On March 27, international award-winning artist Gurrumul Yunupingu was admitted to Royal Darwin Hospital vomiting blood and unable to talk. The treatment he received there has led to accusations of structural racism in the NT health system.
Gurrumul has suffered from Hepatitis B since he was three years' old, and his liver started bleeding as a result of his condition, causing him to vomit blood.
His friends and family had taken him to hospital and left him there, confident he would be quickly treated and come home safe.
But it appears that Gurrumul was left with internal bleeding for more than eight hours before receiving proper treatment. Spokespeople for Gurrumul claim that the artist had been been racially profiled as an alcoholic and, as a result, vital treatment was delayed.
Mark Grosse, managing director of Gurrumul's label Skinnyfish Music Australia, told ABC Radio on April 5: "I believe there was an assumption that he was a drinker, and his problems were caused by alcohol and that the effort going into saving him would be useless anyway because he'd just go back drinking," he said.
"Again I'd just like to say his condition is not related to drinking."
NT health minister John Elferink claimed the whole situation was a “publicity stunt” by Skinnyfish music. Elferink told ABC Radio Darwin on April 7: "I reject completely [that the hospital discriminated against the singer] and I think the assertion that they are [racist] is reprehensible and disgraceful.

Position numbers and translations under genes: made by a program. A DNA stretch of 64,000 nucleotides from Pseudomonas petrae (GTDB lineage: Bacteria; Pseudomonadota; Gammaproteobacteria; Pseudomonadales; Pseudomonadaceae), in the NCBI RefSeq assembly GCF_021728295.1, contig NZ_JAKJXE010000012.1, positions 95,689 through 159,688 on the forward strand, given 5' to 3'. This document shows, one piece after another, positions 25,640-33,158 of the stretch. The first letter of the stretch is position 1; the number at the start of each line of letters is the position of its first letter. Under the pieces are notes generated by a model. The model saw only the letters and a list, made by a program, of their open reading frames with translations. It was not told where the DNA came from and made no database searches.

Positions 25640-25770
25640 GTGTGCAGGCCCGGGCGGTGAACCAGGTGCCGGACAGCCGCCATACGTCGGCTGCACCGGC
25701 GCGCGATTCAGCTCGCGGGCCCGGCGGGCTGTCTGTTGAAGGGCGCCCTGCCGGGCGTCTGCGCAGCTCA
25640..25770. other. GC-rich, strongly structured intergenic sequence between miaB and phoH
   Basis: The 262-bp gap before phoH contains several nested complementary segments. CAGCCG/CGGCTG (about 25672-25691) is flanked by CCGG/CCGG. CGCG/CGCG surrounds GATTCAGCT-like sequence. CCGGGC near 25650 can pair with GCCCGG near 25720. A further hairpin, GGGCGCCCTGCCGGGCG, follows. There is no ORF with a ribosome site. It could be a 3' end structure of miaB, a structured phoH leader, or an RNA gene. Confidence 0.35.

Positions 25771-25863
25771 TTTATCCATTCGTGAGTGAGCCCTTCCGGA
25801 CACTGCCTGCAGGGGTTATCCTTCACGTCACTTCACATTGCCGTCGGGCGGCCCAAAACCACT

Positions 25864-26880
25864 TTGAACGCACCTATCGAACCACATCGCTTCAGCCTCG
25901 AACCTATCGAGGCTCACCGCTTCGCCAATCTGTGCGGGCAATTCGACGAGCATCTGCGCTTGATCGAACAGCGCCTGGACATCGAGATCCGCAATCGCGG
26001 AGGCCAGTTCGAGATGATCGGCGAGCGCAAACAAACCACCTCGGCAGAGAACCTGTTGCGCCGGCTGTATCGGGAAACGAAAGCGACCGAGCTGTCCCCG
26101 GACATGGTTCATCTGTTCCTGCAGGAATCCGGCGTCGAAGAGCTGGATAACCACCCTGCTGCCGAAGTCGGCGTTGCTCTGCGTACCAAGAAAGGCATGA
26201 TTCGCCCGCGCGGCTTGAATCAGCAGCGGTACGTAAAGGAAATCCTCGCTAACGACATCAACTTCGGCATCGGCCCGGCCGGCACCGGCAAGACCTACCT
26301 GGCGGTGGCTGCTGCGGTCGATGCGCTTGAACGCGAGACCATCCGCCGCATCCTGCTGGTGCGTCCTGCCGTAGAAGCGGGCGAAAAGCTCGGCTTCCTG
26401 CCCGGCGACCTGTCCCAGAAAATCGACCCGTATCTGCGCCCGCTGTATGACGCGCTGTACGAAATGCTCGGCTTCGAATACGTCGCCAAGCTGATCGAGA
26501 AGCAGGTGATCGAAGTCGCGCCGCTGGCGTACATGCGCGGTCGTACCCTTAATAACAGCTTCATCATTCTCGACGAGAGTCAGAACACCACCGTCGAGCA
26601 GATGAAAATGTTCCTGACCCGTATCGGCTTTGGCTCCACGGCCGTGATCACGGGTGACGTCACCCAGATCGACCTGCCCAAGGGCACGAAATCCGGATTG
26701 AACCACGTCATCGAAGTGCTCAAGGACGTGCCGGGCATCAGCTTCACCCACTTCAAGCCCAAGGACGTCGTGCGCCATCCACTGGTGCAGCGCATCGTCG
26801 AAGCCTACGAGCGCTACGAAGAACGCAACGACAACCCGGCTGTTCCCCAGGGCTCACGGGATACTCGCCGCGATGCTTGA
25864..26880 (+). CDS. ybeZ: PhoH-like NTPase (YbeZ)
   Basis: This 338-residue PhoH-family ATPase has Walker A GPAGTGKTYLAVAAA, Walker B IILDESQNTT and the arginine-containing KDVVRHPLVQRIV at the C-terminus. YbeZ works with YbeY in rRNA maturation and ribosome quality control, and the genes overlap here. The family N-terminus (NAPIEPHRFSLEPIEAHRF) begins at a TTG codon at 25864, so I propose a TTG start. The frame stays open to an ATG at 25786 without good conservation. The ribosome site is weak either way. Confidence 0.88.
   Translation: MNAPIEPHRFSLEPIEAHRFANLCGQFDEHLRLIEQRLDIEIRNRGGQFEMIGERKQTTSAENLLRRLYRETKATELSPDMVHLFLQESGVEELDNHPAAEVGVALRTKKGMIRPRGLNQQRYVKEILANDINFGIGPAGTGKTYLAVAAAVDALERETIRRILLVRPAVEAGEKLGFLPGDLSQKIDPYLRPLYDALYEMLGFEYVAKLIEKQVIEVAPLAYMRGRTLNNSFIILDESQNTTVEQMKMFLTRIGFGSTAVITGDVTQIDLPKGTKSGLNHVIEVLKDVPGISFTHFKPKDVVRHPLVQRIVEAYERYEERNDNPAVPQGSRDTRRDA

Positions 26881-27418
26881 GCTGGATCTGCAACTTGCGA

"The organisation [Skinnyfish Music] continues to raise issues of racial abuse at about the time when their talent is about to release albums or is on the touring circuit."
Gurrumul's doctor Paul Lawton was quoted in ABC Online on April 7 as saying: "We know that racial profiling happens at Royal Darwin Hospital because of nationally published data. We know that it happens in all NT hospitals. We know it happens right around Australia.
"This is a broader issue. We need to have that discussion about how we can improve care for Indigenous Australians so they receive the same level of care as non-Indigenous Australians."
Lawton referenced the Aboriginal and Torres Strait Islander Health Performance Framework report, released in 2014 as evidence.
Lawton said: “The idea is not that individual people are racist but that the whole system is designed with certain assumptions that lead to people not receiving appropriate treatment for their conditions because of issues related to race."
ABC Radio Darwin has released photos of Gurrumul's medical records with the words “previous alcohol abuse” listed under “history” and the admission notes include the phrase “EtOH” which Lawton claims is code for alcohol.
Lawton and Grosse both claim that Gurrumul does not drink alcohol.
On April 7, Gurrumul underwent surgery and is reported to be recovering. The Federal minister for Indigenous affairs, Nigel Scullion, has called for a report into the case.